'Agents of SHIELD' Season 1 DVD Review: A Mediocre Debut Season Doesn't Impress
Admittedly, I gave Agents of SHIELD a chance when it first started airing. The pilot was reasonable enough, even if it bore many of Marvel’s writing flaws — too much humor, not enough tension. The second episode, “0-8-4” was also decent and featured an absolutely worthless cameo by Samuel L. Jackson’s Nick Fury. This actually sums up much of the series’ problems — good idea, good opportunity, poor execution. I was asked to review the season, so I decided to watch it the whole way through this time. Now that I’ve seen it full, I’d upgrade Agents of SHIELD from awful to meh.
The strange thing is that reviewing this season is really like reviewing two different seasons. One of them is god awful, while the other certainly has potential. If you haven’t seen the season, here’s a suggestion. Watch the pilot. If you like it well enough and want to continue, hop scotch to later on in the season. Did you like Thor: The Dark World? No, you probably didn’t, but in case you did you can check out episode 8, “The Well,” directed by the excellent Jonathan Frakes. The episode concerns the cleanup of England following Thor’s trashing the place. It’s not a particularly good episode. Do you like Lady Sif (or at least the actress Jaimie Alexander)? Then watch episode 15, “Yes Men.” Alexander clearly struggles here because the material given to her isn’t much, but the episode is worth it for some of the developments between Ward (Brett Dalton) and May (Ming-Na Wen). Though, honestly, all the sidetracking aside, if you were to watch the pilot and then skip to episode 17, “Turn, Turn, Turn,” nobody would blame you.
“Turn, Turn, Turn” marks the series’ noted uptick, and it’s no surprise considering it ties largely into Captain America: The Winter Soldier, which was one of the few good superhero movies released over the last ten years. The plot is strong from here on out, though some eye-rolling dialogue and developments remain. Ward’s story in particular makes him suddenly very interesting and, by the end of the season, markedly less so because his arc is made very obvious. However, episodes 17 through 23 are still a good amount of fun, and lead us to wonder two things: “Why doesn’t this show just have 13 episodes a season?” and “Why couldn’t the show premiere after the second Cap movie?” God knows, nothing happened between episodes 2-16; you could go from the pilot to “Turn, Turn, Turn” without missing a beat. Some would argue that they were necessary for setting up the characters and the story. Well, the characters are only given minor tics and catch phrases for comedy’s sake and you don’t need 16 episodes to set up what really was essentially a mid-season series reboot.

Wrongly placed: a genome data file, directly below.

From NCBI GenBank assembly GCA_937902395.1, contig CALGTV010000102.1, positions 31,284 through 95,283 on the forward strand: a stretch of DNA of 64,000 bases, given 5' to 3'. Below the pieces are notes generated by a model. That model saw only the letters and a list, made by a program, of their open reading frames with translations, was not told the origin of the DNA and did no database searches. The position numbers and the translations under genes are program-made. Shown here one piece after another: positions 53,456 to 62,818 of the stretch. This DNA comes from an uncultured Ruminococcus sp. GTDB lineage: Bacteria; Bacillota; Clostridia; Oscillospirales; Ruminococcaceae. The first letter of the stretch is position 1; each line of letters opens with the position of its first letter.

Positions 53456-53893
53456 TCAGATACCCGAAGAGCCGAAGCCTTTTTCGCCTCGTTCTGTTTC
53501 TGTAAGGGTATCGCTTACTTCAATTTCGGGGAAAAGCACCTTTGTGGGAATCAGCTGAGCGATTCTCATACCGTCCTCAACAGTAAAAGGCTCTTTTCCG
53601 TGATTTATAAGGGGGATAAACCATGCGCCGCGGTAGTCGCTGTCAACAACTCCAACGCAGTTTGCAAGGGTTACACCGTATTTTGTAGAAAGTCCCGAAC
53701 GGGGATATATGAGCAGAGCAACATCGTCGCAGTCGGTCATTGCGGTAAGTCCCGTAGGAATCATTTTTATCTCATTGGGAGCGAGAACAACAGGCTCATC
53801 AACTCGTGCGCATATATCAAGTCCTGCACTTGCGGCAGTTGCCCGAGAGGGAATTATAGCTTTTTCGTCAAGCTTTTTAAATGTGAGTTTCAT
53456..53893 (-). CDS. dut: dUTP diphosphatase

Take the pilot, use three or four more episodes to actually build characters and carefully set the season’s plot with clever teases, then by episode seven, give us “Turn, Turn, Turn” and see how tight the series actually looks. We’ve long been in an age of television where thirteen episodes a season are more than enough to tell a good, clear, clean, concise story. At this point, 22 or 23 episode seasons are exhausting and fatty and Agents of Shield is the perfect example of it. (So is Parks and Recreation, but that’s another story).
As far as special features are concerned, this is the standard fare. A good amount of deleted scenes, a long blooper video (with footage that wasn’t screened at Comic-Con) some featurettes about the effects and stunt work and general making-of stuff, as well some behind the scenes footage and interviews. Of the 23 episodes, only three have commentary (“F.Z.Z.T.,” “The Magical Place,” and “T.R.A.C.K.S”). This is unfortunate because the commentary is fun but the episodes are boring; it would have been a much better use of time — and more insightful — to see how the cast and crew viewed the season’s watershed episodes.